Banks Hike Rates as Deposits See Historic Drop

bank rates

Banks are raising their deposit rates to woo back consumers from higher-yield alternatives.

A move to things like Treasury bills and money market funds has seen commercial bank deposits fall for the first time since 1948, Bloomberg News reported Monday (March 6), citing data from the Federal Deposit Insurance Corp. (FDIC).

This has led banks to begin lifting their own rates, especially on certificates of deposit (CDs), the report says, with Capital One offering an annual percentage yield of 5% on one-year CDs, and Wells Fargo offering 4% for its 11-month CDs.

It’s good news for consumers and bad news for banks, Barclays Plc analyst Jason Goldberg told Bloomberg, which notes that a loss of deposits can be critically damaging for smaller banks and community banks.

“There are challenges ahead for banks,” Goldberg said. “Banks reflect the economy they operate in, and most forecasts call for slowing GDP growth and increasing unemployment.”

As PYMNTS reported last month, the shift away from bigger banks is a relatively new development. Months ago, consumers were reluctant to part ways with traditional financial institutions (FIs), for a number of reasons. These include the convenience offered by physical branches and the time needed to switch banks and bank accounts.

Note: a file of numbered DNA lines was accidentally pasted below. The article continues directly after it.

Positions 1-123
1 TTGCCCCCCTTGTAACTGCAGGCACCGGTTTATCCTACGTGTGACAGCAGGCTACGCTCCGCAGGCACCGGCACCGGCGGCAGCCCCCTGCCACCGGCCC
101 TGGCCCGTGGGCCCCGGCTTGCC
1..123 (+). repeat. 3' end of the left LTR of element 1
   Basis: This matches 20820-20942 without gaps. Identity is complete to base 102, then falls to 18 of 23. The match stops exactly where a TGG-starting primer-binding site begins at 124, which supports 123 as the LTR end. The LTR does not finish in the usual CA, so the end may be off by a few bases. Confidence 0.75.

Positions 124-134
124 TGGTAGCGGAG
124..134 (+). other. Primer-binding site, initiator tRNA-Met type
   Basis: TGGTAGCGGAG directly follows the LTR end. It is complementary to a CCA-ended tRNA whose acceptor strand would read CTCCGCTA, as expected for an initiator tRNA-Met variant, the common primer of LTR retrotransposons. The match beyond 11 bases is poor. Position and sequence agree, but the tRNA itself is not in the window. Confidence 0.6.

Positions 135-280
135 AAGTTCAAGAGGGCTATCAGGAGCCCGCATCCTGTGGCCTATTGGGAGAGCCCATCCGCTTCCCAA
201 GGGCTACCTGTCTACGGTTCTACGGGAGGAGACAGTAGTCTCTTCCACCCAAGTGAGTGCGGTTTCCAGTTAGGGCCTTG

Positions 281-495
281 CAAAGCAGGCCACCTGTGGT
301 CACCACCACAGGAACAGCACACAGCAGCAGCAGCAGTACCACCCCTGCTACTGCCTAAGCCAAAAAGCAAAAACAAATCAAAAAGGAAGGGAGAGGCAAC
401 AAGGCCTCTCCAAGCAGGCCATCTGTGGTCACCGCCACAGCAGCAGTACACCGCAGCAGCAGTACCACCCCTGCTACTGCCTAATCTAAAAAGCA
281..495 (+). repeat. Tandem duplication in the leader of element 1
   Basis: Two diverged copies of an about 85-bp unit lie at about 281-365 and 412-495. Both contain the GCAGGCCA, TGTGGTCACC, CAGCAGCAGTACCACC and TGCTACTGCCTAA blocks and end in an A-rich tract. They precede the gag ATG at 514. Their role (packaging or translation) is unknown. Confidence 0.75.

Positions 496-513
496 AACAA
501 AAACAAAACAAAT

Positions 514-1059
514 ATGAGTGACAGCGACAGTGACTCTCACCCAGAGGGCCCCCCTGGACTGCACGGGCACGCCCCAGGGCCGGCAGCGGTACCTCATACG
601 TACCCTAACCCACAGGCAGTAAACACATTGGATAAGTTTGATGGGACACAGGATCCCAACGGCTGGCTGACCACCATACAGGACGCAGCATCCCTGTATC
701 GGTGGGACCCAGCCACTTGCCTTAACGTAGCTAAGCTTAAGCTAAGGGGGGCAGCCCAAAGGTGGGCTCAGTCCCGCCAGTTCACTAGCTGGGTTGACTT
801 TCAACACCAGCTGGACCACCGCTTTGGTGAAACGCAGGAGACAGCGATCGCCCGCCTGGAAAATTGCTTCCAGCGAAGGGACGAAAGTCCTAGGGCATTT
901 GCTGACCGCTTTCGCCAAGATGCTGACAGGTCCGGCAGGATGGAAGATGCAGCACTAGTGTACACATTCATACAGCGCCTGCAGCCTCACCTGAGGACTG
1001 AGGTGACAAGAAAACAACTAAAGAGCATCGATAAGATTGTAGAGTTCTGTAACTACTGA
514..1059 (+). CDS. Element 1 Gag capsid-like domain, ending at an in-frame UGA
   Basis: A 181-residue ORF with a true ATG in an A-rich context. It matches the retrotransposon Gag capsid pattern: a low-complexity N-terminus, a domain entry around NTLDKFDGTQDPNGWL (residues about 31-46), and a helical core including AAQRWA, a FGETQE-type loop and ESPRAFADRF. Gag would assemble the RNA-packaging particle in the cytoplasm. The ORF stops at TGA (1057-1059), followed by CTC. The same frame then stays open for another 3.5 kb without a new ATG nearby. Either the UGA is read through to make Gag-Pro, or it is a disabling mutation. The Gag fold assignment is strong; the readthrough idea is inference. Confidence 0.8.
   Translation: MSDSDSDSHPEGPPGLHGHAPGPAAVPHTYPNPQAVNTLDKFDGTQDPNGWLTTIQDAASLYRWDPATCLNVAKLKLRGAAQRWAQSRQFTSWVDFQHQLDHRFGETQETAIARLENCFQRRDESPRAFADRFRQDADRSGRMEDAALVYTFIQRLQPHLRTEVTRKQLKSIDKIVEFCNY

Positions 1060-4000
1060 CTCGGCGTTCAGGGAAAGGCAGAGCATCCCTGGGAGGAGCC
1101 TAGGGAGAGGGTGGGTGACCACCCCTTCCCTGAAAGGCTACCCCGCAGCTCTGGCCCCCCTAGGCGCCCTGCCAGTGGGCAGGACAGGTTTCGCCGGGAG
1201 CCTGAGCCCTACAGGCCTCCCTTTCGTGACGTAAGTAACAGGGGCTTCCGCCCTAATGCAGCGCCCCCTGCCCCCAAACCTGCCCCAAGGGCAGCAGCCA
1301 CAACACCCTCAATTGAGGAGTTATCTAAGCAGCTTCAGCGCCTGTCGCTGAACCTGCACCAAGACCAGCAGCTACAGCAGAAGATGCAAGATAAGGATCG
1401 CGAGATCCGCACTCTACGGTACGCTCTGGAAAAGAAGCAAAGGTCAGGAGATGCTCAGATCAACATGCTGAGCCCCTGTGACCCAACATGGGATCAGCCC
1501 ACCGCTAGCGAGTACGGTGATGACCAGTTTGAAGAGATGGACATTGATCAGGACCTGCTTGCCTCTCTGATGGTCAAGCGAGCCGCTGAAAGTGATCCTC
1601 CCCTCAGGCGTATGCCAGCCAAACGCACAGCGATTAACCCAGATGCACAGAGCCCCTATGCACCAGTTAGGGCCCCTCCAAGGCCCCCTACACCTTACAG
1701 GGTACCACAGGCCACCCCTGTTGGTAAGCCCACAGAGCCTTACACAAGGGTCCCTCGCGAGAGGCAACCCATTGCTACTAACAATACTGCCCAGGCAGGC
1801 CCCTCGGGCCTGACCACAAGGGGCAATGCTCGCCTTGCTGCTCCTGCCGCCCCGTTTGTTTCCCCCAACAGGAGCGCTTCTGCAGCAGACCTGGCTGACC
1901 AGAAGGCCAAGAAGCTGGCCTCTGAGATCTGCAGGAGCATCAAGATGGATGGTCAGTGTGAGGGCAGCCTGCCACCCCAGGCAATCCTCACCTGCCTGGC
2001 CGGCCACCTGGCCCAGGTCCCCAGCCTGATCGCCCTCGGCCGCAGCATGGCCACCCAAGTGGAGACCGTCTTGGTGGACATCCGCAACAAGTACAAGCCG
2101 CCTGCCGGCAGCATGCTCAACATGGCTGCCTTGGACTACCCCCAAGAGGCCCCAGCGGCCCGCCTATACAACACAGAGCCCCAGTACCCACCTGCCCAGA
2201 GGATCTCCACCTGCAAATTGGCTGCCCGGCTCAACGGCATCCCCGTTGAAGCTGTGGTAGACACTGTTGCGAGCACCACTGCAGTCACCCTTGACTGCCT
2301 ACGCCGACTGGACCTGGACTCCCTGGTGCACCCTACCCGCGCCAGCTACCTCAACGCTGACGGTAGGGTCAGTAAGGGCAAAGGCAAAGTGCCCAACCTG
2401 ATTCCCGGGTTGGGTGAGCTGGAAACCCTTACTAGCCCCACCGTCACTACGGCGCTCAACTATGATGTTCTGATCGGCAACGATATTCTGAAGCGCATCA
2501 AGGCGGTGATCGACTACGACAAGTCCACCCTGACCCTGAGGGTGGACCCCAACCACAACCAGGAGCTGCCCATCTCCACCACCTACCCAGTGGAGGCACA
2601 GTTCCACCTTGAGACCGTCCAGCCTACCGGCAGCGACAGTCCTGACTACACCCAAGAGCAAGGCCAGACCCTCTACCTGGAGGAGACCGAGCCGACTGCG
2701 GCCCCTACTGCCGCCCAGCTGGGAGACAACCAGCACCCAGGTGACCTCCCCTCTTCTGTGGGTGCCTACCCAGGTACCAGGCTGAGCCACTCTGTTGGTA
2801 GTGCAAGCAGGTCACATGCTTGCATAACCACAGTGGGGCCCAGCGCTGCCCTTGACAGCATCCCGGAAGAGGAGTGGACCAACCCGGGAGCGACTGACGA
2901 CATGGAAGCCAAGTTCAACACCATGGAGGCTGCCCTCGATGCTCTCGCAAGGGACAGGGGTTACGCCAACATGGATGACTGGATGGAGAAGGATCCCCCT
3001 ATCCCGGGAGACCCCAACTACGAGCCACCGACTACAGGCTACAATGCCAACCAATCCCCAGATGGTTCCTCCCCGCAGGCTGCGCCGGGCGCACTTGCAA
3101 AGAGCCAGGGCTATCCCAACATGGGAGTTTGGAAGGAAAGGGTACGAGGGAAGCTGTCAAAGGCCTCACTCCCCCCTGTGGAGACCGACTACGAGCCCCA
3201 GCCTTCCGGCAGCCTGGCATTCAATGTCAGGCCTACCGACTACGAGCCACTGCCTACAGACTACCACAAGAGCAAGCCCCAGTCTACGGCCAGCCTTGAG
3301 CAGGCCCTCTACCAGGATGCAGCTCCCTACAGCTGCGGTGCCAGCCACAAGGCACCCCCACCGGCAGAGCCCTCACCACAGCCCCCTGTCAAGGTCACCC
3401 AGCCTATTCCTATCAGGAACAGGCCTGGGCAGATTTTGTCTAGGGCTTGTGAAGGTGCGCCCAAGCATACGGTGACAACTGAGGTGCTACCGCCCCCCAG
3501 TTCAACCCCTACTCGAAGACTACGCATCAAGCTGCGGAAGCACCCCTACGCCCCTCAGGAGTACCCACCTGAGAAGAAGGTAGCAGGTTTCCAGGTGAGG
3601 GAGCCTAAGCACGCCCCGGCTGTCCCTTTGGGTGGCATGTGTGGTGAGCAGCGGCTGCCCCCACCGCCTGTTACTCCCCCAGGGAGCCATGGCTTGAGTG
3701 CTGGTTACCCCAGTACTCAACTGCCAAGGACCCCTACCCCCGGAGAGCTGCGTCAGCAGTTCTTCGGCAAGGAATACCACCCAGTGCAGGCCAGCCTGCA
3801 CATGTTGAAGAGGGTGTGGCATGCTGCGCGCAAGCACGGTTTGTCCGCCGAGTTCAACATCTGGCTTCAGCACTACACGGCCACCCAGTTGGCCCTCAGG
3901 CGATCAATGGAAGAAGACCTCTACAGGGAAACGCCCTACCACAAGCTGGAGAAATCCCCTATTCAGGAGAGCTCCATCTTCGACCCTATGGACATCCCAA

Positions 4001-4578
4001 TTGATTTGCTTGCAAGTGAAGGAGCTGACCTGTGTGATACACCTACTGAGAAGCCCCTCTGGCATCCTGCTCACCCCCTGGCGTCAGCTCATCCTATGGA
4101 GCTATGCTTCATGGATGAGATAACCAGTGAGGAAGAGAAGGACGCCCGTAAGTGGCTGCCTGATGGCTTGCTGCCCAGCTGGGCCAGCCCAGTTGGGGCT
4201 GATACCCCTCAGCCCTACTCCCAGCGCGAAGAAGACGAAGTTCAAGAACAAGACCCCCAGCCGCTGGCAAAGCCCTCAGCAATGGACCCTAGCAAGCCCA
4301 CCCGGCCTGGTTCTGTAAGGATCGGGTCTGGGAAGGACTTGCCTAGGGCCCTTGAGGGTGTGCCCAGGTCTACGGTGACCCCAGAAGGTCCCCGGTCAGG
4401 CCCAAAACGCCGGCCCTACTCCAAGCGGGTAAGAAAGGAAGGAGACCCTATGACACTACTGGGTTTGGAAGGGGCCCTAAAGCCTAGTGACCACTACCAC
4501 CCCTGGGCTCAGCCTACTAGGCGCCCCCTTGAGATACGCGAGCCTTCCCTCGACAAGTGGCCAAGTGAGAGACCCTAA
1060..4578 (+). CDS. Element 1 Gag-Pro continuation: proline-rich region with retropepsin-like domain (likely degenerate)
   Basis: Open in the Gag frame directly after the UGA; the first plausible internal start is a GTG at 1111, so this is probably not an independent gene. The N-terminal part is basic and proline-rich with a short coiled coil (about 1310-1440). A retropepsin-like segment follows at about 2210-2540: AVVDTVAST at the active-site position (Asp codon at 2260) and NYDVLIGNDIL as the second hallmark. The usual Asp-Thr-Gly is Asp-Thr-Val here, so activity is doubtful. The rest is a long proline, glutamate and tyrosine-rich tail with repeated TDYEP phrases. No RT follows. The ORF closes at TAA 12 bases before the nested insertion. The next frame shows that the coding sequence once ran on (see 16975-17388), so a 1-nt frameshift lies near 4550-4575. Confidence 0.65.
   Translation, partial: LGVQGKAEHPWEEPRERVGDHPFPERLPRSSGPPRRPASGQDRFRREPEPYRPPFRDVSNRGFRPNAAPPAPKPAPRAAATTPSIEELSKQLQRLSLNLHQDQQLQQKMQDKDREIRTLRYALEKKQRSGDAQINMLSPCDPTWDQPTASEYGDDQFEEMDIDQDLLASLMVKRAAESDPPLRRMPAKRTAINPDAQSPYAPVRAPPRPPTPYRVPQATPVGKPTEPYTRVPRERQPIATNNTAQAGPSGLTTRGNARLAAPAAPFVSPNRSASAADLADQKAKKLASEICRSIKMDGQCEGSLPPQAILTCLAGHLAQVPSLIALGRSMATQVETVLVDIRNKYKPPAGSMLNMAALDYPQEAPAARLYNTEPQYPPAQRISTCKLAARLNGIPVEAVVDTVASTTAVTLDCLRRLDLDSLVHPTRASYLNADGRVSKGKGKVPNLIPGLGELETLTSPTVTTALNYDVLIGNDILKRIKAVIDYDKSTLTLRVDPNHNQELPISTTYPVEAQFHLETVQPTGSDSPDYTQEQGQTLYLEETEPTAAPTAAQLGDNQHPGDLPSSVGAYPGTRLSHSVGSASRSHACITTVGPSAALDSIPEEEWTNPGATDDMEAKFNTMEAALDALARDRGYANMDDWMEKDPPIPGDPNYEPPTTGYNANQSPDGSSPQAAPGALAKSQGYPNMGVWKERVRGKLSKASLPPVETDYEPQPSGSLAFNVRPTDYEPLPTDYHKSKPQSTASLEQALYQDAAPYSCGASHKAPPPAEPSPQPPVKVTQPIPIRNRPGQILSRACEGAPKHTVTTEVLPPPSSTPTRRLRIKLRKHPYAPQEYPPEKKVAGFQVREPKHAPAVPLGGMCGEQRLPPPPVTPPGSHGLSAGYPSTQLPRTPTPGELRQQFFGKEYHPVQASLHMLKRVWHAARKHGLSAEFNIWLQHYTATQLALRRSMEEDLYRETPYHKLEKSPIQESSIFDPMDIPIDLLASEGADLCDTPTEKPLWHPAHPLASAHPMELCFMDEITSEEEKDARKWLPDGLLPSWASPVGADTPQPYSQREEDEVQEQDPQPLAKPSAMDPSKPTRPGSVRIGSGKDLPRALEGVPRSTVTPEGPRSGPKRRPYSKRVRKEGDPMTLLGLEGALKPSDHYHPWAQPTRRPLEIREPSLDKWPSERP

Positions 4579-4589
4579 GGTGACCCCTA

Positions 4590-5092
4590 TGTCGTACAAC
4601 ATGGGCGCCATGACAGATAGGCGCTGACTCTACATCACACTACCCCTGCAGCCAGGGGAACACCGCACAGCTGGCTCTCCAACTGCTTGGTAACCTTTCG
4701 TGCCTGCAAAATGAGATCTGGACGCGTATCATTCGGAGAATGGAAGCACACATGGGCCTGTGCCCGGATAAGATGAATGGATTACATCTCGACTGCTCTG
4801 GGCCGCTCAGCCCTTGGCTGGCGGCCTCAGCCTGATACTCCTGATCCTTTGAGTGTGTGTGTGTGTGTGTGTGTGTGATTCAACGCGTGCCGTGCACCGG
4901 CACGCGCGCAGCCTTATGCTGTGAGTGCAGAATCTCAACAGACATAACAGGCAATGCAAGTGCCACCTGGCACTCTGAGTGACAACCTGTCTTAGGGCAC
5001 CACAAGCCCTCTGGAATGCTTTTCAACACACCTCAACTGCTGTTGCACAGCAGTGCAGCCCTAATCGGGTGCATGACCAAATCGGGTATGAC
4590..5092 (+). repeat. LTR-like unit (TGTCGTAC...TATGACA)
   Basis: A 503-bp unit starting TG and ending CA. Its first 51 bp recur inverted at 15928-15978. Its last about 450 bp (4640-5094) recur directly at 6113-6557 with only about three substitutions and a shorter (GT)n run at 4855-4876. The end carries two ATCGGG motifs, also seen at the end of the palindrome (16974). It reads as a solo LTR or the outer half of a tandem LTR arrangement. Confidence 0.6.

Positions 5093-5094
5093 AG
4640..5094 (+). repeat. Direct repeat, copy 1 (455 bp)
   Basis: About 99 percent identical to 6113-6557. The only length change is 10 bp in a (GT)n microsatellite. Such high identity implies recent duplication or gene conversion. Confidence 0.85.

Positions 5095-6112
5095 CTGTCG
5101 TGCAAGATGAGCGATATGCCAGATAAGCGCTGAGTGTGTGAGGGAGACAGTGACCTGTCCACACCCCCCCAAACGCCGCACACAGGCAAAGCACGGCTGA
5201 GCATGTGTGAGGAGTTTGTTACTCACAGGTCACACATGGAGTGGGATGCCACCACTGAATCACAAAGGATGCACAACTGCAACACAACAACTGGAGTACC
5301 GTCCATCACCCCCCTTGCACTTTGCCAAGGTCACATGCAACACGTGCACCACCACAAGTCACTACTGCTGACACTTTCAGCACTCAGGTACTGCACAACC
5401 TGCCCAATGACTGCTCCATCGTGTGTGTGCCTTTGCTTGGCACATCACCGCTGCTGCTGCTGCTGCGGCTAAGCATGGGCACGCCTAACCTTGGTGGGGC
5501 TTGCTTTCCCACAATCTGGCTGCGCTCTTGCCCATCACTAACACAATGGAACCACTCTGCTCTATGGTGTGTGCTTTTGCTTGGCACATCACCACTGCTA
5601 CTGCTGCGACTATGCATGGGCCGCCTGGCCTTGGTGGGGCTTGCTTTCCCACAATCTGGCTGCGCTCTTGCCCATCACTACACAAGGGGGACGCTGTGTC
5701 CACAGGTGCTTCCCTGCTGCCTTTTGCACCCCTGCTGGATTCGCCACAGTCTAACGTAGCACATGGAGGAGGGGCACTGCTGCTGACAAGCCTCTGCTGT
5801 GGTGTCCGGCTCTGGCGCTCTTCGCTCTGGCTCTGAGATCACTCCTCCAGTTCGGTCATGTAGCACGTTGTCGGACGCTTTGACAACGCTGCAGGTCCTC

“This overall consumer hesitancy likely played a large role in the slow adoption of digital-first banking in the U.S. market and started leading to sector job cuts,” PYMNTS wrote.

But once the new year arrived and customer savings began shrinking as consumers increasingly lived paycheck to paycheck, the trends began to shift, with many consumers driven by neobanks’ offers of higher interest rates on regular checking and savings accounts.

Other banks are using different tactics to win over customers. As reported here in February, Chase has begun expanding its cashback rewards program in the United Kingdom, something PYMNTS research shows can be a powerful tool in attracting and retaining customers.

For example, when money-storing apps offer rewards, consumer interest in using those apps rises by nearly half. That is true even for consumers who have not previously used money-storing apps — emphasizing the importance of adding such features, according to “Money-Storing Apps Gain Favor with Consumers,” a collaboration between PYMNTS and Treasury Prime.

That report also showed that among consumers who had used the apps in the past, all but 5% said they were interested in continuing their use of the apps if they are offered rewards.